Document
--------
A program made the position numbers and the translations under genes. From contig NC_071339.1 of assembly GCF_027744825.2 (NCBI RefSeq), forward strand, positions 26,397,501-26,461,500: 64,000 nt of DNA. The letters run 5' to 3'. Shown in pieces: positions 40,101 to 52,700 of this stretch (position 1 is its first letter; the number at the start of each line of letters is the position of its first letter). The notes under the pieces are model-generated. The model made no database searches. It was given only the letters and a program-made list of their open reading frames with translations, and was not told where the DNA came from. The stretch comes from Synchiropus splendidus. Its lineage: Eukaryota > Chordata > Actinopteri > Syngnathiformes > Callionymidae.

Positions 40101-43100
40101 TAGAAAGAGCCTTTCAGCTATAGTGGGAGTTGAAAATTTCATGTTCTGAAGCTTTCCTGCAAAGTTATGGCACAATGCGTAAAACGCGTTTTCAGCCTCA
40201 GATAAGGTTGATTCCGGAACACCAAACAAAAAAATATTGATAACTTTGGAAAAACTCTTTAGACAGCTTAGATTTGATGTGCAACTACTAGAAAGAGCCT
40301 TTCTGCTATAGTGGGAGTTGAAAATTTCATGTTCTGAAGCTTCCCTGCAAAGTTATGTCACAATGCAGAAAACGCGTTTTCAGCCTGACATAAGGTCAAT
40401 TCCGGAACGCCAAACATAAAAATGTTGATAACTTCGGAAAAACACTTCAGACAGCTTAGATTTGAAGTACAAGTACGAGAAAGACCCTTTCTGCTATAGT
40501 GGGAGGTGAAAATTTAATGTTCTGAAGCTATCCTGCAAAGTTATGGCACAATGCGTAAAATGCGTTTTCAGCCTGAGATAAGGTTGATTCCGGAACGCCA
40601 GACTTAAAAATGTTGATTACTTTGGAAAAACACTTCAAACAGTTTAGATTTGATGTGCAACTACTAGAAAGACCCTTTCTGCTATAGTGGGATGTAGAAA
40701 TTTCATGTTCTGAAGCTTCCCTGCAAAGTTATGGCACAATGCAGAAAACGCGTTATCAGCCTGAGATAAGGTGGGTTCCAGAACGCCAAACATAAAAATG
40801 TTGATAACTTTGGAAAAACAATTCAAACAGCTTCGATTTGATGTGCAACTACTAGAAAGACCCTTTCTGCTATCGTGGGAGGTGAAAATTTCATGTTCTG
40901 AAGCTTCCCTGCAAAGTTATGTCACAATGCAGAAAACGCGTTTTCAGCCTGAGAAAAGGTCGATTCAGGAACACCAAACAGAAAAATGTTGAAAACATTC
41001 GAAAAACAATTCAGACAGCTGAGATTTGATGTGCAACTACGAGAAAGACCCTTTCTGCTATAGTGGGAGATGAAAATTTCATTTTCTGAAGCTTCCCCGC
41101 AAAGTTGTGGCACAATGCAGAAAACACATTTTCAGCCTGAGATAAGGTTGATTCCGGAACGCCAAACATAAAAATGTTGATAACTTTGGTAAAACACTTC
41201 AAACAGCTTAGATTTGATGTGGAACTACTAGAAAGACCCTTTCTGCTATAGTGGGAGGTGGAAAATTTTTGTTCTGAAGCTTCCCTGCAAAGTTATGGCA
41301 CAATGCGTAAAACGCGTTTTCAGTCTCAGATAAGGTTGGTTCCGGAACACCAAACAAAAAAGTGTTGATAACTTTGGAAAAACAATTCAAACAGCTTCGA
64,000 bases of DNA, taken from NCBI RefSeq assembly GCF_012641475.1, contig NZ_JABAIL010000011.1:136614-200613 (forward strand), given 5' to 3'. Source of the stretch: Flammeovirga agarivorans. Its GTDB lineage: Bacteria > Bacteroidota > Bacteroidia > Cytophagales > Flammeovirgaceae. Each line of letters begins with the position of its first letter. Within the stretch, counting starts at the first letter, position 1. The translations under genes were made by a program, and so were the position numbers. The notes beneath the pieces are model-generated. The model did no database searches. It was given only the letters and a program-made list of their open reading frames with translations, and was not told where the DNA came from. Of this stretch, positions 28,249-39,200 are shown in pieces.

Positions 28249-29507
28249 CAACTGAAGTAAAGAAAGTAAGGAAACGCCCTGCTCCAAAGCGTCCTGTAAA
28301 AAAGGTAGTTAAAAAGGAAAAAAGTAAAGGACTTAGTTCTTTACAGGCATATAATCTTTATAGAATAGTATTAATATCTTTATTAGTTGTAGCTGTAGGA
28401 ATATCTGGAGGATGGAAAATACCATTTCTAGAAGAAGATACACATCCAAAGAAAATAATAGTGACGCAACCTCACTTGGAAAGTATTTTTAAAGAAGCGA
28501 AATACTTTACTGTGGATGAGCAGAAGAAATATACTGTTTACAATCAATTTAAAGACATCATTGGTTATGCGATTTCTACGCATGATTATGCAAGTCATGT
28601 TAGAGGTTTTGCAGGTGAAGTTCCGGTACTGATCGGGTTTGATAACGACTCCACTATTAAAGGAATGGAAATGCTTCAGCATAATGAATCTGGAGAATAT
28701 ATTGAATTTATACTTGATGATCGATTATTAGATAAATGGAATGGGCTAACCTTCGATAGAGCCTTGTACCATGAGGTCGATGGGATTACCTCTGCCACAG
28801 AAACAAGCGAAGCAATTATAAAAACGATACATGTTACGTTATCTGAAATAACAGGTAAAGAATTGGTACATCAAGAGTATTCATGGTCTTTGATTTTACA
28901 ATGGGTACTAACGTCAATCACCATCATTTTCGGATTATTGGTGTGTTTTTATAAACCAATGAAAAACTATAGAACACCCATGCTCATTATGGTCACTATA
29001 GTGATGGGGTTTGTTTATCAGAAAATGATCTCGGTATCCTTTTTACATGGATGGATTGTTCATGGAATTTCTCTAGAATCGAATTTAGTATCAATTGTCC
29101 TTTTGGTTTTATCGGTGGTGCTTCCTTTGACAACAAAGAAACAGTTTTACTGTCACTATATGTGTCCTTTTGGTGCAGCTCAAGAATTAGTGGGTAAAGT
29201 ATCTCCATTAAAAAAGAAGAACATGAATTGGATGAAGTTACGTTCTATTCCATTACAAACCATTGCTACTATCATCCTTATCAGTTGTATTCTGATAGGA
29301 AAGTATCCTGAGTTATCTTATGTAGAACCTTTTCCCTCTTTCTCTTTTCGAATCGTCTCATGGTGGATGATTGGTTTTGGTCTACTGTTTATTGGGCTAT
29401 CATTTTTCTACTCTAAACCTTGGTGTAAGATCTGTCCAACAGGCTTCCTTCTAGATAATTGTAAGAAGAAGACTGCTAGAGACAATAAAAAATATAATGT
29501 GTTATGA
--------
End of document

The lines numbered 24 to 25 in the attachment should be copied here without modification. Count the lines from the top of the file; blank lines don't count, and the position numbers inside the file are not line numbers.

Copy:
28801 AAACAAGCGAAGCAATTATAAAAACGATACATGTTACGTTATCTGAAATAACAGGTAAAGAATTGGTACATCAAGAGTATTCATGGTCTTTGATTTTACA
28901 ATGGGTACTAACGTCAATCACCATCATTTTCGGATTATTGGTGTGTTTTTATAAACCAATGAAAAACTATAGAACACCCATGCTCATTATGGTCACTATA